Home from Syria: Watching and fearing the end is not going to work out
WILLMAR — Their connection to friends in Syria is becoming more tenuous by the day, but they know this much: Their friends live in Syria’s second largest city of Aleppo, and have no more than two hours of electricity each day.
They tell them there’s no bread in the city. Fuel for heating and cooking is in short supply.
Their friends don’t dare talk about the fighting between the Free Syria rebel groups and the government of Bashar al-Assad that is the cause of it all.
Teachers Barb and Dan Leritz of Willmar can only watch the news and suffer the pain of knowing.
“These aren’t people in another country. These are people we knew. These are people who are genuinely … ’’ said Barb, her thought finished by her husband, “very friendly, very hospitable.’’
“These are the same people who said I was their sister. And their world is being shattered,’’ Barb added.
Barb is an English Language Learner instructor with Willmar Public Schools. Dan is a social studies teacher with Kerkhoven-Murdock-Sunburg Public Schools.
In August 2011 they landed in Aleppo with their two young children — now ages 5 and 2 — ready to begin a two-year assignment as teachers in a school operated by the International Center for Agriculture Research in Dry Areas. Their students were mainly the children of Syrians who could afford the school’s tuition, as well as those of the scientists working with the United Nations-sponsored research facility.
The new teachers were advised not to draw attention to themselves by taking photos. They were provided a school car and free rein within the city of nearly 3 million, but told not to drive outside of it.
They got used to the presence of armed men in plain clothes at checkpoints around the city.
The school was so supportive you could not fail, Dan said. They lived in a comfortable apartment, had the services of a nanny and could venture to the Souk al-Madina, a world heritage site. There, they could barter with vendors in hundreds of individual shops.
The city of Aleppo has been a pro-government stronghold. When the Leritzes first arrived in Aleppo, news of the civil strife in Syria came only from places elsewhere. “Truly, the only thing we were afraid of there was the traffic,’’ Barb said.
Until a Friday morning in mid-February, when the quiet of a day of rest and prayer was shattered by a car bomb explosion just six or seven blocks from their apartment.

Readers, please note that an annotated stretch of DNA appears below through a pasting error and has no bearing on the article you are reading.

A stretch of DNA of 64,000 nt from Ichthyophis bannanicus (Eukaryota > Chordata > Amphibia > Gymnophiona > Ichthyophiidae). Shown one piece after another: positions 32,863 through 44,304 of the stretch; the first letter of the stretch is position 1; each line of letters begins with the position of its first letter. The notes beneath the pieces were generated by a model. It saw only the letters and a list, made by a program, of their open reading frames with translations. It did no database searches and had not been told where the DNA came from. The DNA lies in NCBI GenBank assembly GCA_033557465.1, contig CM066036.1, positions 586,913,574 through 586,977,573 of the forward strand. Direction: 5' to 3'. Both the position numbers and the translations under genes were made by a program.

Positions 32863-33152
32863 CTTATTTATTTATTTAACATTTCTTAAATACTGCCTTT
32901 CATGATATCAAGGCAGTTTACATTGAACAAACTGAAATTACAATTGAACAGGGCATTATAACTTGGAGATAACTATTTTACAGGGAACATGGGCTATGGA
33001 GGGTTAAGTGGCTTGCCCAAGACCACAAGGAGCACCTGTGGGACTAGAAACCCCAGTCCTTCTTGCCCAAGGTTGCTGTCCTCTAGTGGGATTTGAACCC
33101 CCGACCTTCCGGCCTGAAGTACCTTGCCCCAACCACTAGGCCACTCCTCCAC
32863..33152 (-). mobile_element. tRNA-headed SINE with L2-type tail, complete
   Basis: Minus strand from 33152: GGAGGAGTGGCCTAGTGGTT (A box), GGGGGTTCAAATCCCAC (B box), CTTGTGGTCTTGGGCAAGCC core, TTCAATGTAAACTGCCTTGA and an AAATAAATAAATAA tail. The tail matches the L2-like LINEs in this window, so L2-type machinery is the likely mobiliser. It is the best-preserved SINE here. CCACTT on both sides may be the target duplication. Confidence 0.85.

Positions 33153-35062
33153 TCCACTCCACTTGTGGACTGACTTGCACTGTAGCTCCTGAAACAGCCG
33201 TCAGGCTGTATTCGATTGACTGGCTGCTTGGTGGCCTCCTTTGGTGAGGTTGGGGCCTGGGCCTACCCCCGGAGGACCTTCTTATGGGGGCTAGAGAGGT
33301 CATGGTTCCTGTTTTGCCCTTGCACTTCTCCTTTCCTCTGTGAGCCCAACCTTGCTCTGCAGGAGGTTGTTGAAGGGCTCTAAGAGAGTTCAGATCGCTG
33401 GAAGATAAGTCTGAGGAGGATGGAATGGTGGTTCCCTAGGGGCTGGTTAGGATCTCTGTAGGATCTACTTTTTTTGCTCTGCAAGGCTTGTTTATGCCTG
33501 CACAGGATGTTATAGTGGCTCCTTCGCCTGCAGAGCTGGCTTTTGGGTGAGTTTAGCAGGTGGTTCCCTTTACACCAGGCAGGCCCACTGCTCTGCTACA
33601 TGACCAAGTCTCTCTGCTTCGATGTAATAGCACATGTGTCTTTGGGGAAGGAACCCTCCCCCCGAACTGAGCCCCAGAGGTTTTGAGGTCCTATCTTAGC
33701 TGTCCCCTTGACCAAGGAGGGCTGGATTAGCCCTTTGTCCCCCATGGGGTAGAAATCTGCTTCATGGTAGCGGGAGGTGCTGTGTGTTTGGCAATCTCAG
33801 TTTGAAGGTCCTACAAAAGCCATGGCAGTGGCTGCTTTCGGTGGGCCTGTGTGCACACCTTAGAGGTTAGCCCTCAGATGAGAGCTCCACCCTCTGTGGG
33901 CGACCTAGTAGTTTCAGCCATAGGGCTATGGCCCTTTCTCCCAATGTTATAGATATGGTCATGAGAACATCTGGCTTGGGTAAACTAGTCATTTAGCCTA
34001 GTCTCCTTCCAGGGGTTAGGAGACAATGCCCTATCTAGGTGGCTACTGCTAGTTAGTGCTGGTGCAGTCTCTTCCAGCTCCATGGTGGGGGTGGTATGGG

At midnight of the following day they were in a caravan on the way to the airport. This time, the men carrying assault rifles at checkpoints in the city were pointing their weapons at them. “I’m sheltering my little guy like this,’’ said Barb, holding her arms like an ‘X.’ “But what good are my arms going to do.’’
They left the country, but Dan returned to teach a few more weeks before the school closed early due to the civil strife.
“The town had a feeling like you find out a relative has a terminal disease and has six months to live,’’ said Dan of his return. “It was no longer vibrant. It was no longer this fun place to be. It was under the shroud, the shadow of military occupation. You don’t know what is going to happen.’’
One vendor had pleaded with him to leave for his safety. “Go home. No good. Syria no good. Please, please, go,’’ Dan said he was told.
U.N.-imposed sanctions had begun in November 2011, three months after they first arrived. That’s when the American teachers first began to experience the changes coming. Fuel shortages and rolling power outages became part of life.
Still, there was no fear. They responded to expressions of concern from family in America watching news of Syria’s strife with the message: “It’s not our reality. It may be happening in another part of the county, but it was just not happening in Aleppo,’’ Barb said.
The car bomb in February rocked the city to awareness, and the unraveling of Syrian society suddenly became as obvious as it was painful to see.
People in Aleppo are falling victim to desperate conditions, Dan said. In the weeks before he left, a couple of students in the school escaped kidnapping attempts. Someone broke into the home of another student and demanded money from the mother.
The nanny that had watched their children now wanted their personal belongings.
The Leritzes left many belongings behind in their hurried departure.
Since they are the parents of two young children, the director of the school bluntly told them not to return.
They took this as a sign and when they returned to Minnesota, the jobs from which they had taken leaves of absence for two years were still open. They returned to them one year early.
They harbor no illusions of returning to Syria any time soon. Since they left, rebel fighters have overtaken the U.N. research station where the scientist-parents of the school’s students had worked. It is located about 10 miles outside of Aleppo.
The Souk al-Madina has been torched, and other sites in the city, sacred and otherwise, have also become targets of war. The Syrian Army has taken up defensive positions in the parts of the city they knew best.
Aleppo is one of the oldest, continuously inhabited cities in the world.
The Leritzes said they think often of a news video they saw recently showing the people of Aleppo continuing to shop in the burned remains of the shops in the souk.
“There is an admirable stubbornness to the people of Aleppo, where they will try to withstand, persevere almost everything even though the end is not going to work out,’’ Dan said.